Center for Strategic and Budgetary Assessments

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The Center for Strategic and Budgetary Assessments (CSBA) is an independent[non-primary source needed], non-profit, Washington, D.C.-based think tank specializing in US defense policy, force planning, and budgets. It is headed by Andrew Krepinevich, a West Point graduate. According to its website, CSBA’s mission is “to promote innovative thinking and debate about national security strategy, defense planning and military investment options… [and] to enable policymakers to make informed decisions in matters of strategy, security policy and resource allocation.”[1]

Background[edit]

CSBA traces its origins to the Defense Budget Project, which was established by Gordon Adams in 1983 at the Center on Budget and Policy Priorities in order to “fill a vital information gap in the policy debate” during the Reagan Administration’s defense buildup.” In May 1995, the Center for Strategic and Budgetary Assessments was incorporated in its current form under the leadership of Andrew F. Krepinevich, Jr. Over the next decade, CSBA played a prominent role in the debate over the revolution in military affairs (RMA) and the transformation of the US military.

Since September 11, 2001, CSBA has focused its analysis on linking near-term requirements to longer term challenges. According to the group’s website, CSBA “looks out two to three decades to identify emerging security challenges and opportunities.” CSBA describes its current efforts as “drawing attention to a set of worrisome and profound emerging areas of concern: a rising China threat in the Pacific Theater; a nuclear-armed Iran; maintaining the US defense industrial base; and realigning the defense budget.” Over the past few years, CSBA has played a prominent role in the ongoing development of an AirSea Battle concept by the U.S. Air Force and Navy.[2]

CSBA is a 501(c)(3) non-profit educational organization. The group’s public education and research program is funded by grants and contributions from a range of foundations and corporations. The majority of CSBA's income comes from research support under contract with the Department of Defense, military Services and Defense Advanced Research Projects Agency (DARPA).[3]

In 2007, the CSBA's director, Andrew Krepinevich, admitted that it had hired Alexis Debat as a consultant; the man, who worked at Nixon Center and for ABC News, had been revealed by French newspaper Rue 89 as a fraud, leading to his dismissal from all responsibilities.[4]

Recent Publications[edit]

Shaping America's Future Military: Toward a New Force Planning Construct, by Mark Gunzinger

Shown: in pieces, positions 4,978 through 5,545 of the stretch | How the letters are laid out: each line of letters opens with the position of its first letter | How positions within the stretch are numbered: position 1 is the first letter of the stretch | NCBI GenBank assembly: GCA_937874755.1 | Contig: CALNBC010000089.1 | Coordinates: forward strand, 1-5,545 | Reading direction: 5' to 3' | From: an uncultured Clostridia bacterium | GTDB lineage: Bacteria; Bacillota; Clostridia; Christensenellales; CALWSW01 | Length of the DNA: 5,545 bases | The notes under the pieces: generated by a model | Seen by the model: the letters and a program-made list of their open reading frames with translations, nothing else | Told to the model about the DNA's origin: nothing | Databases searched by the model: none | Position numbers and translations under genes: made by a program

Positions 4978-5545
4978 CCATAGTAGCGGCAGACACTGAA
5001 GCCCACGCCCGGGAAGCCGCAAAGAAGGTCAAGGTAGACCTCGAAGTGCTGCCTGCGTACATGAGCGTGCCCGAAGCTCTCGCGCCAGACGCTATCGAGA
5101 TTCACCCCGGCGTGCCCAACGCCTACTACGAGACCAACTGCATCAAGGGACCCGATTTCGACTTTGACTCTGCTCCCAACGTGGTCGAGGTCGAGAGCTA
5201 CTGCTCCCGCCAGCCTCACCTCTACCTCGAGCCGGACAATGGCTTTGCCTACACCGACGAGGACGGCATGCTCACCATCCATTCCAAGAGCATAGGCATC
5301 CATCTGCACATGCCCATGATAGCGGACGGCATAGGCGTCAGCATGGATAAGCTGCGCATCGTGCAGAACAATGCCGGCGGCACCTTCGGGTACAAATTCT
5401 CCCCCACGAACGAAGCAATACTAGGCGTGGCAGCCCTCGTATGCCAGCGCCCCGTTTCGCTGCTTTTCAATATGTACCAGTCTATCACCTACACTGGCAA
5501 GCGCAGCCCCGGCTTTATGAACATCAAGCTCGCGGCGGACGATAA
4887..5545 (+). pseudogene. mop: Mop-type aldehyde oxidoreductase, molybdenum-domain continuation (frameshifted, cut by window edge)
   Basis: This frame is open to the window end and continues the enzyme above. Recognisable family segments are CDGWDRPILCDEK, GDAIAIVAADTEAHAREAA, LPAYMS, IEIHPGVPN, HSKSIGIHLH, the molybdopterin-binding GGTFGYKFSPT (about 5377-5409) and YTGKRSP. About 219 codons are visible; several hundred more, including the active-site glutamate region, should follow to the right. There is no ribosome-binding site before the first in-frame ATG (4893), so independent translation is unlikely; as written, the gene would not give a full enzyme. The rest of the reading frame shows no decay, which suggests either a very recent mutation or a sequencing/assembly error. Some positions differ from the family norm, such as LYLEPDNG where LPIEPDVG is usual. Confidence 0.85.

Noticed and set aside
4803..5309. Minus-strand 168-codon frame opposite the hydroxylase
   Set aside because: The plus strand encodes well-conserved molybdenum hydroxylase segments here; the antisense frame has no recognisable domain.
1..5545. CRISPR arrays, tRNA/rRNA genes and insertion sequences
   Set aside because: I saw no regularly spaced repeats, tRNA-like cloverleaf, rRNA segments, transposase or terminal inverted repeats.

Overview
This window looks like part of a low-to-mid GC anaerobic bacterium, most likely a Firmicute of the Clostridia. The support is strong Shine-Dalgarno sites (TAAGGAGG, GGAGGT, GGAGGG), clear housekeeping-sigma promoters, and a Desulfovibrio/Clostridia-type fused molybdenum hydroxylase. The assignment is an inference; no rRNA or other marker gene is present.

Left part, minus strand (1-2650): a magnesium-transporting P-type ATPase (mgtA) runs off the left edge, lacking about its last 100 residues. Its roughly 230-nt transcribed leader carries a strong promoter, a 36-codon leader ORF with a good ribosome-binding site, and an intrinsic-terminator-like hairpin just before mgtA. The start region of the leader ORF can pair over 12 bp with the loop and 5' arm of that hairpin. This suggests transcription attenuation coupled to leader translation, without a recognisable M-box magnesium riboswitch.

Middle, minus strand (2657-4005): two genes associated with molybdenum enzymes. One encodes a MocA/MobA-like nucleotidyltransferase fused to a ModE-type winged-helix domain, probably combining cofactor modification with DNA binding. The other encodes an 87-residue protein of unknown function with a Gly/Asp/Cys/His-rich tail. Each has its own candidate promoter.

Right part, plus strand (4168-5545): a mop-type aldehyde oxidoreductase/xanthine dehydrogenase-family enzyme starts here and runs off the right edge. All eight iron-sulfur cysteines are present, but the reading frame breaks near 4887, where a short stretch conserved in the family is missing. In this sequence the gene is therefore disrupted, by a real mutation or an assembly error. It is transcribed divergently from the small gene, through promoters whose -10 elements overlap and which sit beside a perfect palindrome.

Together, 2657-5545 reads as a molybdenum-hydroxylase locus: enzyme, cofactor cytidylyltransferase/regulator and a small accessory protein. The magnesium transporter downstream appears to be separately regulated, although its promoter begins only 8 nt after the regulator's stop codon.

Strategic Choices Exercise

Beyond the Ramparts: The Future of U.S. Special Operations Forces, by Jim Thomas and Chris Dougherty

Nuclear-Conventional Firebreaks and the Nuclear Taboo, by Barry Watts

Strategic Choices: Navigating Austerity, by Todd Harrison and Mark Gunzinger

Analysis of the FY2013 Defense Budget and Sequestration, by Todd Harrison

What the Fiscal Cliff Means for Defense, by Todd Harrison

Strategy in Austerity, by Andrew Krepinevich, Simon Chin, and Todd Harrison

Rebalancing Military Compensation: An Evidence-Based Approach, by Todd Harrison

Changing the Game: The Promise of Directed-Energy Weapons, by Mark Gunzinger and Chris Dougherty

The Road Ahead: Future Challenges and Their Implications for Ground Vehicle Modernization, by Andrew Krepinevich and Eric Lindsey

Outside-In: Operating From Range to Defeat Iran's Anti-Access and Area-Denial Threats, by Mark Gunzinger with Chris Dougherty

Understanding America's Contested Primacy, by Dr. Eric S. Edelman

Sustaining America's Strategic Advantage in Long-Range Strike, by Mark Gunzinger

AirSea Battle: A Point-of-Departure Operational Concept, by Jan van Tol with Mark Gunzinger, Andrew Krepinevich, and Jim Thomas

Staff[edit]

Key personnel currently or formerly employed by CSBA include the following:

  • Andrew F. Krepinevich, Jr., (LTC, USA, ret.) President, (1993 to present)
  • Jim Thomas, Vice President for Studies, former Deputy Assistant Secretary of Defense for Resources and Plans and Acting Deputy Assistant Secretary of Defense for Strategy
  • Steven M. Kosiak, former Vice President for Budget Studies (1991-2009), now Associate Director for Defense and International Affairs at the Office of Management and Budget
  • Michael G. Vickers, former Vice President for Strategic Studies, now Undersecretary of Defense for Intelligence, former Assistant Secretary of Defense for Special Operations / Low-Intensity Conflict & Interdependent Capabilities (SO/LIC&IC)
  • Robert C. Martinage, former Vice President for Strategic Studies, now Principal Deputy Undersecretary of the Navy for Policy, Plans, Oversight, and Integration (PPOI), former Principal Deputy Assistant Secretary of Defense, Special Operations / Low-Intensity Conflict & Interdependent Capabilities (SO/LIC&IC) (1996-2009)
  • Robert O. Work (Col, USMC, ret.), former Vice President for Strategic Studies, now Under Secretary of the Navy (1998-2009)
  • Eric S. Edelman, Distinguished Fellow, former Undersecretary of Defense for Policy (2005-2009), Ambassador to Turkey (2003-2005), Ambassador to Finland (1998-2001)
  • Barry Watts (Col, USAF, ret.), Senior Fellow, former director, Program Analysis and Evaluation (PA&E)
  • Mark Gunzinger (Col, USAF, ret.), Senior Fellow, former Deputy Assistant Secretary of Defense for Force Transformation and Resources
  • Jan van Tol (CAPT, USN, ret.), Senior Fellow
  • Dakota Wood (LtCol, USMC, ret.) Senior Fellow
  • Todd Harrison, Senior Fellow

Board of directors[edit]

References[edit]

External links[edit]